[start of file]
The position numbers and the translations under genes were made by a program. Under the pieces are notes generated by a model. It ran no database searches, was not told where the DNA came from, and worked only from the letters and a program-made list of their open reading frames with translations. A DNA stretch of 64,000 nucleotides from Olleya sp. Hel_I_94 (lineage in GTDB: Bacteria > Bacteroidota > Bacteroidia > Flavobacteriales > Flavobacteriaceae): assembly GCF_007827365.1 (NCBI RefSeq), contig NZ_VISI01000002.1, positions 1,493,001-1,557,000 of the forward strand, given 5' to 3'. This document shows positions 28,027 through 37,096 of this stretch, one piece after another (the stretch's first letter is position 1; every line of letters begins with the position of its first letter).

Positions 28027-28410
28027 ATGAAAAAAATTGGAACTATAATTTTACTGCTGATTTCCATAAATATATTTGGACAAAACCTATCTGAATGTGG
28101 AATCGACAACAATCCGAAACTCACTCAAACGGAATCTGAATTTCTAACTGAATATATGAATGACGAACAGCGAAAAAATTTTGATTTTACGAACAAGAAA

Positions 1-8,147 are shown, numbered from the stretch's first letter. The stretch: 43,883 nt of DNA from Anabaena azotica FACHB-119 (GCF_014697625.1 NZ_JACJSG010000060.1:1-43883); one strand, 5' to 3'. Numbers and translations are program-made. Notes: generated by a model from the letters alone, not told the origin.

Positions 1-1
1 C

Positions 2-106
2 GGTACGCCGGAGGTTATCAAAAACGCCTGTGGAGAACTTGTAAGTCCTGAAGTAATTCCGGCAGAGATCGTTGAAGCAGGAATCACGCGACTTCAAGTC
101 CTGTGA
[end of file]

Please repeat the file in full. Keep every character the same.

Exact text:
The position numbers and the translations under genes were made by a program. Under the pieces are notes generated by a model. It ran no database searches, was not told where the DNA came from, and worked only from the letters and a program-made list of their open reading frames with translations. A DNA stretch of 64,000 nucleotides from Olleya sp. Hel_I_94 (lineage in GTDB: Bacteria > Bacteroidota > Bacteroidia > Flavobacteriales > Flavobacteriaceae): assembly GCF_007827365.1 (NCBI RefSeq), contig NZ_VISI01000002.1, positions 1,493,001-1,557,000 of the forward strand, given 5' to 3'. This document shows positions 28,027 through 37,096 of this stretch, one piece after another (the stretch's first letter is position 1; every line of letters begins with the position of its first letter).

Positions 28027-28410
28027 ATGAAAAAAATTGGAACTATAATTTTACTGCTGATTTCCATAAATATATTTGGACAAAACCTATCTGAATGTGG
28101 AATCGACAACAATCCGAAACTCACTCAAACGGAATCTGAATTTCTAACTGAATATATGAATGACGAACAGCGAAAAAATTTTGATTTTACGAACAAGAAA

Positions 1-8,147 are shown, numbered from the stretch's first letter. The stretch: 43,883 nt of DNA from Anabaena azotica FACHB-119 (GCF_014697625.1 NZ_JACJSG010000060.1:1-43883); one strand, 5' to 3'. Numbers and translations are program-made. Notes: generated by a model from the letters alone, not told the origin.

Positions 1-1
1 C

Positions 2-106
2 GGTACGCCGGAGGTTATCAAAAACGCCTGTGGAGAACTTGTAAGTCCTGAAGTAATTCCGGCAGAGATCGTTGAAGCAGGAATCACGCGACTTCAAGTC
101 CTGTGA